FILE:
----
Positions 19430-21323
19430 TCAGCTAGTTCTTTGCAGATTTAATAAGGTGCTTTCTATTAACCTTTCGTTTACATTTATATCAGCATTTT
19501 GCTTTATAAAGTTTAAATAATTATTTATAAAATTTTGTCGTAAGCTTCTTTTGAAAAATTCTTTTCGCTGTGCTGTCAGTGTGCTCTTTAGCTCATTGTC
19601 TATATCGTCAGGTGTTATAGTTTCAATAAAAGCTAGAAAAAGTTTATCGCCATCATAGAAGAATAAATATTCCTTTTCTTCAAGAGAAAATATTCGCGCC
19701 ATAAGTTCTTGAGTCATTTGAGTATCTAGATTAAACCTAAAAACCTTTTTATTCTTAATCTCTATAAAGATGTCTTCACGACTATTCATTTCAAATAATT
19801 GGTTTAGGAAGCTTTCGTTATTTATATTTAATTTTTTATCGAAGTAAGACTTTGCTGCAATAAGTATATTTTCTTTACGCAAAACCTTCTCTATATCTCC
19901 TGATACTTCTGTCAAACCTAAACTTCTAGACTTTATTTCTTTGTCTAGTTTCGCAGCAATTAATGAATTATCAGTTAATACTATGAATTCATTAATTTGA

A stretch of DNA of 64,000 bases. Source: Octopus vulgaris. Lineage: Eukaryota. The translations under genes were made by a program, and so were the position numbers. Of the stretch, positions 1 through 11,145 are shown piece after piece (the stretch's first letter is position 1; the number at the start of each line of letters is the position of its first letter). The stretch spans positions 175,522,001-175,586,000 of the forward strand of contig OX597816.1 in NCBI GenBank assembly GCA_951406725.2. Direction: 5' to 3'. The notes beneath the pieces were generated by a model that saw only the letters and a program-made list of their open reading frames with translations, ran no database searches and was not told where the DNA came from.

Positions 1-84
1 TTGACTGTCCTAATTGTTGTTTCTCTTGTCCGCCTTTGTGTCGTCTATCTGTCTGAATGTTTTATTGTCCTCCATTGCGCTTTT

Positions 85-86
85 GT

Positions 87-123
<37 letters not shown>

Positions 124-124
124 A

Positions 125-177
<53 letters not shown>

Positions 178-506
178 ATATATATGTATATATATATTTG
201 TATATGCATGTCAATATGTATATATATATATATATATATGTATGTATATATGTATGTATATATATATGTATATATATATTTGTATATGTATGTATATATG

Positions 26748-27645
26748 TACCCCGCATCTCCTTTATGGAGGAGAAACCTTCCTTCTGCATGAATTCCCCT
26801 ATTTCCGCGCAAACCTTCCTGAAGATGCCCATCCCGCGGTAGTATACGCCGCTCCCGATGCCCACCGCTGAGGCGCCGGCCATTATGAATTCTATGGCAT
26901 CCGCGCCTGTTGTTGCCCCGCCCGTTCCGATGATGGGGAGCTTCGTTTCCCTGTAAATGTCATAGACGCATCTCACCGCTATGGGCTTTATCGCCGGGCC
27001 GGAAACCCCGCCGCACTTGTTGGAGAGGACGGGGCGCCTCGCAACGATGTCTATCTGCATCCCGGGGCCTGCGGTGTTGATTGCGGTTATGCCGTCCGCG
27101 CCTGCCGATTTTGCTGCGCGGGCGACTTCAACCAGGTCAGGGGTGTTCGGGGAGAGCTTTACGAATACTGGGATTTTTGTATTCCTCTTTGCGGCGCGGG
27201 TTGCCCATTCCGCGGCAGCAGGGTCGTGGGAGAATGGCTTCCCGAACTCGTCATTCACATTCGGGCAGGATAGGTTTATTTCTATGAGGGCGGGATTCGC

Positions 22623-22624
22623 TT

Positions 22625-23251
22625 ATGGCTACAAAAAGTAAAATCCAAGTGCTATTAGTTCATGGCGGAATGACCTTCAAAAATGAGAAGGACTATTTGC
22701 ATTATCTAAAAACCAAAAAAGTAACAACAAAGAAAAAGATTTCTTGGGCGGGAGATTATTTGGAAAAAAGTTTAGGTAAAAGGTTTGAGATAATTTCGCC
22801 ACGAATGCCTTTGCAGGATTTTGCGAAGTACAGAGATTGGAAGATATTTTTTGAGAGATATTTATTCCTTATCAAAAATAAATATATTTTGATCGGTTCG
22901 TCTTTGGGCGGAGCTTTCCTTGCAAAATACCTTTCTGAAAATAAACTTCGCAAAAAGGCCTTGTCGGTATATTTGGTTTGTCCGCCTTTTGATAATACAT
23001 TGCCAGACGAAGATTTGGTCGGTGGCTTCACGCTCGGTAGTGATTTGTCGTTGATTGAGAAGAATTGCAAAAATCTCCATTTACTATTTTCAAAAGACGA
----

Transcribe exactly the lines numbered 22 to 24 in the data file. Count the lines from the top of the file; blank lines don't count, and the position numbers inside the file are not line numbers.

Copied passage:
Positions 26748-27645
26748 TACCCCGCATCTCCTTTATGGAGGAGAAACCTTCCTTCTGCATGAATTCCCCT
26801 ATTTCCGCGCAAACCTTCCTGAAGATGCCCATCCCGCGGTAGTATACGCCGCTCCCGATGCCCACCGCTGAGGCGCCGGCCATTATGAATTCTATGGCAT